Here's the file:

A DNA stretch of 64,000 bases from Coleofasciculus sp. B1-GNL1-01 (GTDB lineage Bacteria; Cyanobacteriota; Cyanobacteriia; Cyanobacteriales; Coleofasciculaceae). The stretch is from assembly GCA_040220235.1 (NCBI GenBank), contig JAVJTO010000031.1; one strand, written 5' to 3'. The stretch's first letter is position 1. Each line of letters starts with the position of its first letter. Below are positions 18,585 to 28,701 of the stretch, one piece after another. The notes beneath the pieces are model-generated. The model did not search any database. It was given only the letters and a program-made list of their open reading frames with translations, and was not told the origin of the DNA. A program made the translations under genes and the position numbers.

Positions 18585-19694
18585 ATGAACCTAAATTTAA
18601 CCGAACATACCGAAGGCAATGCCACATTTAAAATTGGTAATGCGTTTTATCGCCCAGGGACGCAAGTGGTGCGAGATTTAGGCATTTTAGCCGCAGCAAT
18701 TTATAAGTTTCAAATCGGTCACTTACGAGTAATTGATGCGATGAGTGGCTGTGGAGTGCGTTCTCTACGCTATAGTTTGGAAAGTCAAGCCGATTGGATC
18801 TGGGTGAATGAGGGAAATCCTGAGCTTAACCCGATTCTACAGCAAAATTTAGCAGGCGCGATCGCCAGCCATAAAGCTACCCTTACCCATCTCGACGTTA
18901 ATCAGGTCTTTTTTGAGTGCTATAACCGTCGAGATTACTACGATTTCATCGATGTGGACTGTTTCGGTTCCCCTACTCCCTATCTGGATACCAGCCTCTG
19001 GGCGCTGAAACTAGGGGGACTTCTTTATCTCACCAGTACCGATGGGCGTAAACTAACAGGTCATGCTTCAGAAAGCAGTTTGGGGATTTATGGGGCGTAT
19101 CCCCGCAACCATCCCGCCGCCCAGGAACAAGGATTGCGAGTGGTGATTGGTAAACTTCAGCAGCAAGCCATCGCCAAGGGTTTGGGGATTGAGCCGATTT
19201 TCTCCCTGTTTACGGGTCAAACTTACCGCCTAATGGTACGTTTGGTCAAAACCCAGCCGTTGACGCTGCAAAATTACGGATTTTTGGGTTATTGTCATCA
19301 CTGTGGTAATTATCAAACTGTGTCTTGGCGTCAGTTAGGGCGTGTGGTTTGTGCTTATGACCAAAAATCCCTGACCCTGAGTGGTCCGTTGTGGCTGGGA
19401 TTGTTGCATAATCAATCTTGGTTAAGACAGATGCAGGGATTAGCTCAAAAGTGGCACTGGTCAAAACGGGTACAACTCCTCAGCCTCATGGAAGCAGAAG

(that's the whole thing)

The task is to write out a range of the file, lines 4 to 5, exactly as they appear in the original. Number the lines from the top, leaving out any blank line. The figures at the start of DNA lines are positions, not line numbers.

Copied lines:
18601 CCGAACATACCGAAGGCAATGCCACATTTAAAATTGGTAATGCGTTTTATCGCCCAGGGACGCAAGTGGTGCGAGATTTAGGCATTTTAGCCGCAGCAAT
18701 TTATAAGTTTCAAATCGGTCACTTACGAGTAATTGATGCGATGAGTGGCTGTGGAGTGCGTTCTCTACGCTATAGTTTGGAAAGTCAAGCCGATTGGATC